Bluetooth speakers are an essential bit of kit for any music lover who wants to take their tunes on the go – and the latest portable speaker from Sonos could be the best one yet, if it lives up to the brand’s promises of unbeatable connectivity, flexible design, and signature Sonos sound.
The Sonos Roam was announced on March 9, and is available to preorder now, officially going on sale on April 20.
With a mixture of Bluetooth and Wi-Fi connectivity and integration with the wider Sonos ecosystem, the Roam certainly sounds impressive – but how do its specs stack up against one of the best Bluetooth speakers on the planet, the Ultimate Ears Boom 3?
On paper, the UE Boom 3 is a far simpler device, only offering Bluetooth connectivity. However, its rugged design, great app integration, and lower price means that the Sonos will have its work cut out if it wants to beat the competition.
While we haven’t tested the Sonos Roam for ourselves yet, we’ve taken a comprehensive look at the specs to see how it stacks up against the UE Boom 3, so you can make an informed decision as to which portable speaker is right for you.
Sonos Roam vs UE Boom 3: price and availability
The Sonos Roam will be available to buy on April 20, though it’s available to preorder now from the Sonos website for $169 / £159 / AU$279. That works out at around AU$220, though Australian pricing is still to be confirmed.
That makes it the cheapest Sonos speaker we’ve ever seen – though the UE Boom 3 is cheaper still.
The UE Boom 3 is available to buy for $149.99 / £129.99 / AU$199.95, which is around $30 more expensive than its predecessor, the UE Boom 2. However, as the speaker launched in 2018, it’s often discounted to prices in the region of $120 / £100 / AU$150.
Sonos Roam vs UE Boom 3: design
In terms of shape and size, the Sonos Roam and the UE Boom 3 look fairly similar, with slim cylindrical builds and rubberized end caps.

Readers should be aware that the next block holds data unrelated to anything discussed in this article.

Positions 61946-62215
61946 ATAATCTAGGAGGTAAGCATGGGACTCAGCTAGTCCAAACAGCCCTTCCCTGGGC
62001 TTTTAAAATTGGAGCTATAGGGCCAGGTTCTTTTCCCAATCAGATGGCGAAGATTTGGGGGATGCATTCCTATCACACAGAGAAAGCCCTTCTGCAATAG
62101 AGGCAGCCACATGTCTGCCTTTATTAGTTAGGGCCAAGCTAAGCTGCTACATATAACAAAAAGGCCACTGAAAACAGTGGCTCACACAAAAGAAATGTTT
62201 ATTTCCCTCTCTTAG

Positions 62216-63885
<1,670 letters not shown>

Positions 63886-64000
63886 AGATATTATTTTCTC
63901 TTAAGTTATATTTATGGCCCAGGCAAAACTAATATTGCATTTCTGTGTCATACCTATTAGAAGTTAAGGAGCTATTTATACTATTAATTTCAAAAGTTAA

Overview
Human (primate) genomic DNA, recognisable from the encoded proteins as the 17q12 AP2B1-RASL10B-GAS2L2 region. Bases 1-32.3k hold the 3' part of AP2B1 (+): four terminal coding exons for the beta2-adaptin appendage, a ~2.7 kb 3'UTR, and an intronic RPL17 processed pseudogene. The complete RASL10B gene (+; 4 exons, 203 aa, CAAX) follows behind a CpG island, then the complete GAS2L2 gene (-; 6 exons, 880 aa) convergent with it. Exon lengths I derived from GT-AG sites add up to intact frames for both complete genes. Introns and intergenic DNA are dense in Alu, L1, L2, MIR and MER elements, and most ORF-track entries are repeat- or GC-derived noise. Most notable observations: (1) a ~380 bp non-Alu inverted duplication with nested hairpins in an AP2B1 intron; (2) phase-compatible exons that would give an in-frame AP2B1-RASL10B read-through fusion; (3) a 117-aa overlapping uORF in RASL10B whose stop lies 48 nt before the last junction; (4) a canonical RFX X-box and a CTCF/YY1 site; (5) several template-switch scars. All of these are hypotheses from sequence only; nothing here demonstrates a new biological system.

However, only the UE Boom features a wraparound fabric grille for 360-degree music playback. The Sonos Roam’s drilled grille is limited to the front of the speaker, though its shape means you have a little more flexibility as to where you place it – you have the choice to position it horizontally for stability on uneven ground or vertically for a smaller footprint, with its triangular shape funneling sound upwards.
On the top of the Sonos Roam is a control panel with tactile buttons for adjusting your music playback, with each end cap coming in a concave shape to protect the Roam from bumps and scrapes.
You can also find control buttons on the top of the UE Boom 3, with an on/off button and a ‘magic button’, which can be used to pause, play, and skips tracks. You can also use the magic button to directly access your playlists from a select few music providers – to do this you will need to set this feature up in the accompanying Megaboom app.
Both waterproof speakers come with an IP67 water-and-dust-resistance rating, making them rugged enough to withstand the elements, with the ability to survive for 30 minutes in up to three feet of water.
The UE Boom 3 has an extra feature for when you head to the pool or beach: it can float. It’s certainly the more rugged-looking of the two speakers, coming in a range of colors (with the ability to personalize the finish if you wish), with a fabric grille that’s designed to be super durable, as it was originally engineered for motorcycle jackets and fire equipment.
By comparison, the Sonos Roam looks more like a traditional home speaker – and that’s exactly what the company was going for, aiming to make a portable speaker that looks great in the home as well as outdoors.
Like all Sonos products, the new Roam comes in matte black and white color options, retaining the brand’s minimalist look and penchant for sleek lines.
Sonos Roam vs UE Boom 3: audio performance
As we haven’t tested the Sonos Roam yet, we can’t give a definitive verdict on its audio performance. However, a look at the specs and our knowledge of previous Sonos speakers does give us a few clues as to how it might sound.
Inside the speaker are two class H amplifiers, with an high-efficiency motor that Sonos says “increases power and range”. There’s also a custom racetrack mid-woofer to ensure “faithful playback of mid-range frequencies” and maximized bass, and a tweeter to provide “crisp” high frequencies – so we’re expecting a well-balanced soundstage with plenty of clarity in the trebles, smooth mids, and a powerful bass response.
You’ll be able to adjust the Roam’s EQ settings via the Sonos S2 app. Sonos is also reprising its Automatic Trueplay tuning technology for the Sonos Roam, allowing the speaker to adjust its sound output based on its orientation, location, and content.
The specs of the Sonos Roam do sound promising, and if it sounds anything like its predecessor, the Sonos Move, we’ll be in for a treat.
Meanwhile, audio performance isn’t the UE Boom 3’s strong point. With a maximum volume of 90 decibels, this little speaker certainly packs a punch, and it has two 2-inch drivers and two 4-inch passive radiators for room-filling sound.
However, we found that the mid frequencies sounded recessed, and there was a lack of clarity in the trebles.